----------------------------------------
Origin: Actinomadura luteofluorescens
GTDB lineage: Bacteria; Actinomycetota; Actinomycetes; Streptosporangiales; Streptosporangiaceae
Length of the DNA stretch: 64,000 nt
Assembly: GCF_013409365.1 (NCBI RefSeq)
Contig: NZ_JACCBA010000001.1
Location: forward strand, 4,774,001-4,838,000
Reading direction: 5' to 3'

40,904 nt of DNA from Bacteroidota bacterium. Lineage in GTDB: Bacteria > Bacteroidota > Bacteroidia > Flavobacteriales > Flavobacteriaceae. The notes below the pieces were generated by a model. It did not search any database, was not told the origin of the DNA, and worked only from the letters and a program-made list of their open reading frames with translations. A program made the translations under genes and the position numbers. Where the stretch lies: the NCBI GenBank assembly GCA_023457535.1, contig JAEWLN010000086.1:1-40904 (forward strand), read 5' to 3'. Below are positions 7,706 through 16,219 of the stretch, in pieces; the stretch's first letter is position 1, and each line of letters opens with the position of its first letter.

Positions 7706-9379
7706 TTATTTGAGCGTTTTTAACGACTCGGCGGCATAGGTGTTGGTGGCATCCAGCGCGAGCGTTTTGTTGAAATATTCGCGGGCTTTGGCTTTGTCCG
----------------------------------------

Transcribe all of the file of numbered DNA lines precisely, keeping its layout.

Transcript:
Origin: Actinomadura luteofluorescens
GTDB lineage: Bacteria; Actinomycetota; Actinomycetes; Streptosporangiales; Streptosporangiaceae
Length of the DNA stretch: 64,000 nt
Assembly: GCF_013409365.1 (NCBI RefSeq)
Contig: NZ_JACCBA010000001.1
Location: forward strand, 4,774,001-4,838,000
Reading direction: 5' to 3'

40,904 nt of DNA from Bacteroidota bacterium. Lineage in GTDB: Bacteria > Bacteroidota > Bacteroidia > Flavobacteriales > Flavobacteriaceae. The notes below the pieces were generated by a model. It did not search any database, was not told the origin of the DNA, and worked only from the letters and a program-made list of their open reading frames with translations. A program made the translations under genes and the position numbers. Where the stretch lies: the NCBI GenBank assembly GCA_023457535.1, contig JAEWLN010000086.1:1-40904 (forward strand), read 5' to 3'. Below are positions 7,706 through 16,219 of the stretch, in pieces; the stretch's first letter is position 1, and each line of letters opens with the position of its first letter.

Positions 7706-9379
7706 TTATTTGAGCGTTTTTAACGACTCGGCGGCATAGGTGTTGGTGGCATCCAGCGCGAGCGTTTTGTTGAAATATTCGCGGGCTTTGGCTTTGTCCG